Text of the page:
Album name: Save Rock and Roll
Artist name: Fall Out Boy
Released: April 16, 2013
ZME Rating: 8/10
Fall Out Boy have had an odd transition in the last decade. They went cult act to left-field success story when “Sugar, We’re Goin Down” and “Dance, Dance” blew up on MTV propelling 2005’s From Under the Cork Tree to sell three million copies. When Infinity on High dropped less than two years later, it debuted at number one on Billboard and suddenly they were playing arenas.
The record reflected it. It strayed from the pop-punk they had perfected. There were orchestrations, synths, overproduction and a piano ballad. It was a pop-punk band that wanted to make a Statement. They then followed this with Folie à Deux just a year and a half later. It was more scattershot than Infinity, despite being a regression sonically, with the band sounding unsure whether to further progress or return to their roots. They wanted it both ways. The next year, the band announced an indefinite hiatus.
Then came the solo ventures. Joe Trohan and Andy Hurley formed the hardrock supergroup The Damned Things. Hurley also dabbled in hardcore punk. Pete Wentz tried his hand at avant-garde electronica with Black Cards. And Patrick Stump decided he wanted to a synth-pop star. He released two EPs and a solo record, Soul Punk. None of these were well-received critically or commercially.
This brings us to Fall Out Boy’s comeback record, Save Rock and Roll. OK, first things first: Nothing about this record will do anything of the sort. There are few, if any, rock leanings on this record. In fact, the album is essentially Soul Punk 2. Synths and programmed drums drive every composition here, not guitar chords. Save Rock is a pop record through and through.
Make no mistake, though: FOB were always a pop band; the difference is, before they wrote punk songs with a (brilliant) pop sensibility. As a result, they accidentally discovered success. Here, they started with pop and threw out the punk part. In essence, they’re cutting out the detours to mainstream success with EDM-infused schlock. But it’s really great schlock. Stump’s songwriting is as strong as it’s ever been. The sexy strut of “Just One Yesterday,” the tumbling descent of the oh’s in “The Mighty Fall,” the shout-for-the-sky chorus of “The Phoenix” – it’s all here in spades. Every track has at least two hooks that will stick in your head after a single listen. That’s the problem, though. Their previous records had an earnestness of which Save Rock is completely devoid.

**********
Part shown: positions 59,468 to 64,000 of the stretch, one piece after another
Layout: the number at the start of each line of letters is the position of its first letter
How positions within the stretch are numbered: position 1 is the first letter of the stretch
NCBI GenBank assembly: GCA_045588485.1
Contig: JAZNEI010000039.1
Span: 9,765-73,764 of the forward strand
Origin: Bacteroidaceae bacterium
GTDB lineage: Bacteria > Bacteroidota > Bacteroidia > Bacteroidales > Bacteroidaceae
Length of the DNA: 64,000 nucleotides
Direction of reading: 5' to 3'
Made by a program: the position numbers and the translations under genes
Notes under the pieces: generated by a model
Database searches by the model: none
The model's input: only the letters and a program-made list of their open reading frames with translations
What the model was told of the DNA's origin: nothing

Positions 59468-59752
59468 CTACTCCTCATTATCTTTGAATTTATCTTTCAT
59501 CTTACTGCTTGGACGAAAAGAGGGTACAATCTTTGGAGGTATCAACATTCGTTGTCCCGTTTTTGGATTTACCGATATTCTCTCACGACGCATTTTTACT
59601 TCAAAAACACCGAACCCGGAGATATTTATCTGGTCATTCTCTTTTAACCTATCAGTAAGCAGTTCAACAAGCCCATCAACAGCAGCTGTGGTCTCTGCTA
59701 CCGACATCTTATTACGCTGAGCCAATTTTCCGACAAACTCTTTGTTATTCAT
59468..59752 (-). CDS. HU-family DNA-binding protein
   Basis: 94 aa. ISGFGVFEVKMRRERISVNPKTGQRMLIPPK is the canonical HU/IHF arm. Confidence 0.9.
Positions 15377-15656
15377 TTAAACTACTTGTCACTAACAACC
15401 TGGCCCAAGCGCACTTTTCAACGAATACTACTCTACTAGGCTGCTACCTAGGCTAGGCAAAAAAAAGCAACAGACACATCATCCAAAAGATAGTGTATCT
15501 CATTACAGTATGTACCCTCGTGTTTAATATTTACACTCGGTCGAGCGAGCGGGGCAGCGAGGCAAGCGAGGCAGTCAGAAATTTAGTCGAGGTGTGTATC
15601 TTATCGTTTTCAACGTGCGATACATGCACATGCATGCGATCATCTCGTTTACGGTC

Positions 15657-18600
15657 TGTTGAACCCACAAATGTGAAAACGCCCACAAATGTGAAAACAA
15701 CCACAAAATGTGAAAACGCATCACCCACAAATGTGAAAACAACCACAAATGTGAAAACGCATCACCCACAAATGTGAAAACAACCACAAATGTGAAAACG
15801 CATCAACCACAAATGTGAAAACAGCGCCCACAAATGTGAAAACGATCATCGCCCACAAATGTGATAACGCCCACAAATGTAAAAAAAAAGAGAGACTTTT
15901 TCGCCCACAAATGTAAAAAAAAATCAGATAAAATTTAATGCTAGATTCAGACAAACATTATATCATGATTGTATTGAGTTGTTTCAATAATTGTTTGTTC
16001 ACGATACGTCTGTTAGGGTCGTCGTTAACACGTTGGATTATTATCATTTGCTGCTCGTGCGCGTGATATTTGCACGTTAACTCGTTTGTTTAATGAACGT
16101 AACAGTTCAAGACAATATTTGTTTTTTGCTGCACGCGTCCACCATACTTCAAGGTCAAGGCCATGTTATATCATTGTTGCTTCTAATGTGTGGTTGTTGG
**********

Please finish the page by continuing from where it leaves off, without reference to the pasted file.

So we have a seeming cognitive dissonance of “we’re a rock band who want rock’s return” paired with “we made a Top 40 EDM record called Save Rock and Roll.” It’s this mindset that probably explains the guest list: Big Sean, Courtney Love, Foxes and Elton John. It’s as schizophrenic as it is nonsensical. Big Sean’s verse on “Fall” is as sophomoric as it is out of place, including the utter throwaway line “I’m either fuckin’ or workin’ so I’m the grind don’t stop.” Courtney Love doesn’t so much sing as semi-coherently rant through “Rat a Tat.” “Yesterday,” conversely finds a nice harmony between Foxes and Stump. Then there’s the legend, pulling up the rear on the title track. John is the only indication on the entire record suggesting FOB still want to make rock music.
Which makes Save Rock and Roll such a bizarre listen. Ultimately, the album alternates between ear candy and endless frustration. It’s a great pop record in terms of composition and execution, but it’s also disingenuous posturing. “Put on your war paint,” commands Stump at the record’s open as some sort of call to arms for (rock) fans. “Here comes this rising tide,” he observes in the first verse before asserting in the chorus that he’ll change rock like a remix and raise it like a phoenix. Yeah, that’d be great if Fall Out Boy kept in mind that you need the guitar in order to save rock and roll.